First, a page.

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10 records – page 1 of 1.

Acoustically-Tested Mass Timber Assemblies

https://research.thinkwood.com/en/permalink/catalogue2639
Year of Publication
2020
Topic
Acoustics and Vibration
Material
CLT (Cross-Laminated Timber)
NLT (Nail-Laminated Timber)
Glulam (Glue-Laminated Timber)
MPP (Mass Plywood Panel)
Application
Floors
Walls

Design Options for Three- and Four-Storey Wood School Buildings in British Columbia

https://research.thinkwood.com/en/permalink/catalogue2373
Year of Publication
2019
Topic
Design and Systems
Material
CLT (Cross-Laminated Timber)
NLT (Nail-Laminated Timber)
DLT (Dowel Laminated Timber)
Glulam (Glue-Laminated Timber)
Other Materials
Application
Wood Building Systems
Author
Bevilacqua, Nick
Dickof, Carla
Wolfe, Ray
Gan, Wei-Jie
Embury-Williams, Lynn
Organization
Fast + Epp
Wood Works! BC
Thinkspace
Year of Publication
2019
Country of Publication
Canada
Format
Report
Material
CLT (Cross-Laminated Timber)
NLT (Nail-Laminated Timber)
DLT (Dowel Laminated Timber)
Glulam (Glue-Laminated Timber)
Other Materials
Application
Wood Building Systems
Topic
Design and Systems
Keywords
Construction
Education
School Buildings
Mass Timber
Multi-Storey
Building Code
Fire Protection
Language
English
Research Status
Complete
Summary
This study illustrates the range of possible wood construction approaches for school buildings that are up to four storeys in height. As land values continue to rise, particularly in higher-density urban environments, schools with smaller footprints will become increasingly more necessary to satisfy enrollment demands. There are currently a number of planned new school projects throughout British Columbia that anticipate requiring either three-or four-storey buildings, and it is forecasted that the demand for school buildings of this size will continue to rise. This study is closely related to the report Risk Analysis and Alternative Solution for Three- and Four-Storey Schools of Mass Timber and/or Wood-Frame Construction prepared by GHL Consultants, which explores the building code related considerations of wood construction for school buildings that are up to four storeys in height. Though wood construction offers a viable structural material option for these buildings, the British Columbia Building Code (BCBC 2018) currently limits schools comprised of wood construction to a maximum of two storeys, while also imposing limits on the overall floor area. As such, the reader is referred to the GHL report for further information regarding building code compliance (with a particular emphasis on fire protection) for wood school buildings.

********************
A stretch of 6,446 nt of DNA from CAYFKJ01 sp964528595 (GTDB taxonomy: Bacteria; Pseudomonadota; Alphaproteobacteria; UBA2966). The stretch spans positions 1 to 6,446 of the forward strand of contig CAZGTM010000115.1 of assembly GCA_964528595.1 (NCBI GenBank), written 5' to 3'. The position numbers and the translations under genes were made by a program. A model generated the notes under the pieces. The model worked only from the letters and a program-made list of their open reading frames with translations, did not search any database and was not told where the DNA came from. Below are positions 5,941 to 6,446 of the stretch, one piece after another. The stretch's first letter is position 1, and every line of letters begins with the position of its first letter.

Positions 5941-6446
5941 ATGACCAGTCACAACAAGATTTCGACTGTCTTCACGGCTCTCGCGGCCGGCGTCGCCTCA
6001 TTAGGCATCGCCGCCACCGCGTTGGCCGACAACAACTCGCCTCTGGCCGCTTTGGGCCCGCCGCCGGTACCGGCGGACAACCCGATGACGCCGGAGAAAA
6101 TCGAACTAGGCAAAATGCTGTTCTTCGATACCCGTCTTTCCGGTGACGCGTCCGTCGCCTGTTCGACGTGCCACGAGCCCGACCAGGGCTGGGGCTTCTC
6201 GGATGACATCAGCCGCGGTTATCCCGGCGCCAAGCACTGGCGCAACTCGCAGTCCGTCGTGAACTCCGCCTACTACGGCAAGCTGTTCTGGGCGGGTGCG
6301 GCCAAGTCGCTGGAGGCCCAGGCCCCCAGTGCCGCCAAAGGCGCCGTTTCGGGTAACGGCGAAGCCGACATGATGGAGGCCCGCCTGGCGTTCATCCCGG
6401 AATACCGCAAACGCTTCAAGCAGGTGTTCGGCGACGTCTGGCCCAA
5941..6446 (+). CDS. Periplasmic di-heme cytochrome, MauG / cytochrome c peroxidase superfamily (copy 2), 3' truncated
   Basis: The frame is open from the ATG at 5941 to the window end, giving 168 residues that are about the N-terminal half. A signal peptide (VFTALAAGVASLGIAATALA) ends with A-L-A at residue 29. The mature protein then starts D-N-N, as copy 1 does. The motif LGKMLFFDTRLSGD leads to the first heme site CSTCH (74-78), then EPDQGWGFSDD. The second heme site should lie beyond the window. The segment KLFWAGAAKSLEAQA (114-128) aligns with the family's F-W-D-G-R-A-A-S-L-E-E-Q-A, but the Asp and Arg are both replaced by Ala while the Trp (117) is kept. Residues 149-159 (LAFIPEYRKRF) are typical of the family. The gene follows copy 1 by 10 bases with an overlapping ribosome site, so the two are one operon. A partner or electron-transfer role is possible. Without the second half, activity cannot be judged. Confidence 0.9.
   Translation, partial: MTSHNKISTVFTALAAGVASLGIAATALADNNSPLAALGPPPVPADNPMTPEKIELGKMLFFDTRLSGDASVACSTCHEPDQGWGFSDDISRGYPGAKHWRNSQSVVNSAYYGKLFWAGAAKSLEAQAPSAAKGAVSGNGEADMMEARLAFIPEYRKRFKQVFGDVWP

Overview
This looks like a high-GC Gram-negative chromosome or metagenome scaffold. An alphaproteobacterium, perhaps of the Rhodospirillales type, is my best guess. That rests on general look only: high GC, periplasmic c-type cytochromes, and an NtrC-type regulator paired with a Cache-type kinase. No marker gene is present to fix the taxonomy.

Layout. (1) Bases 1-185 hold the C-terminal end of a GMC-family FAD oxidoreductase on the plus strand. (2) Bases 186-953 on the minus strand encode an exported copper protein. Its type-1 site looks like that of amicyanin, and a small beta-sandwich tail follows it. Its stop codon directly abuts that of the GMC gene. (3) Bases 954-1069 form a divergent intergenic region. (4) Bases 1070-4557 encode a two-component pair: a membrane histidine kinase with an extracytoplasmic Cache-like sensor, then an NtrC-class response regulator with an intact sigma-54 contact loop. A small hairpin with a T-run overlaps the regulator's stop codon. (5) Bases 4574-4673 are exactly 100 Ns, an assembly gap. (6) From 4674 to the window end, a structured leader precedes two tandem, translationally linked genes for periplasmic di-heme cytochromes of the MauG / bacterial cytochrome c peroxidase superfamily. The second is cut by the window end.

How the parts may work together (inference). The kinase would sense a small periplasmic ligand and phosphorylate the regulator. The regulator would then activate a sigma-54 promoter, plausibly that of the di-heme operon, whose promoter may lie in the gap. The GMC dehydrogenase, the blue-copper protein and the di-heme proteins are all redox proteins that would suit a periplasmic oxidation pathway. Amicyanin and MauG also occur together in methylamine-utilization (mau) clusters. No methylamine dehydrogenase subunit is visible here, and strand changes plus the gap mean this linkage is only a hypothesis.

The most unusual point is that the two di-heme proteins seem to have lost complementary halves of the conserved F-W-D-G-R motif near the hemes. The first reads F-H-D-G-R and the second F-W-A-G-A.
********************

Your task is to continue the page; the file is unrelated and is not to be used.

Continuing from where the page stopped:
Online Access
Free
Resource Link
Less detail

Fire Testing of Rooms with Exposed Wood Surfaces in Encapsulated Mass Timber Construction

https://research.thinkwood.com/en/permalink/catalogue1867
Year of Publication
2018
Topic
Fire
Material
CLT (Cross-Laminated Timber)
Application
Wood Building Systems
Author
Su, Joseph
Leroux, Patrice
Lafrance, Pier-Simon
Berzins, Robert
Gibbs, Eric
Weinfurter, Mark
Organization
National Research Council of Canada
Publisher
National Research Council Canada. Construction
Year of Publication
2018
Country of Publication
Canada
Format
Report
Material
CLT (Cross-Laminated Timber)
Application
Wood Building Systems
Topic
Fire
Keywords
Encapsulated
Mass Timber
Fire Tests
Fire Performance
Char Layer
Fire Regrowth
Language
English
Research Status
Complete
Series
Client Report (National Research Council Canada. Construction)
Online Access
Free
Resource Link
Less detail

Flame Spread in Concealed Mass Timber Spaces

https://research.thinkwood.com/en/permalink/catalogue2529
Year of Publication
2020
Topic
Fire
Application
Walls
Floors
Author
Ranger, Lindsay
Dagenais, Christian
Organization
FPInnovations
Year of Publication
2020
Country of Publication
Canada
Format
Report
Application
Walls
Floors
Topic
Fire
Keywords
Floor Voids
Fire Tests
Mid-Rise
Concealed Spaces
Fire Performance
Mass Timber
Language
English
Research Status
Complete
Summary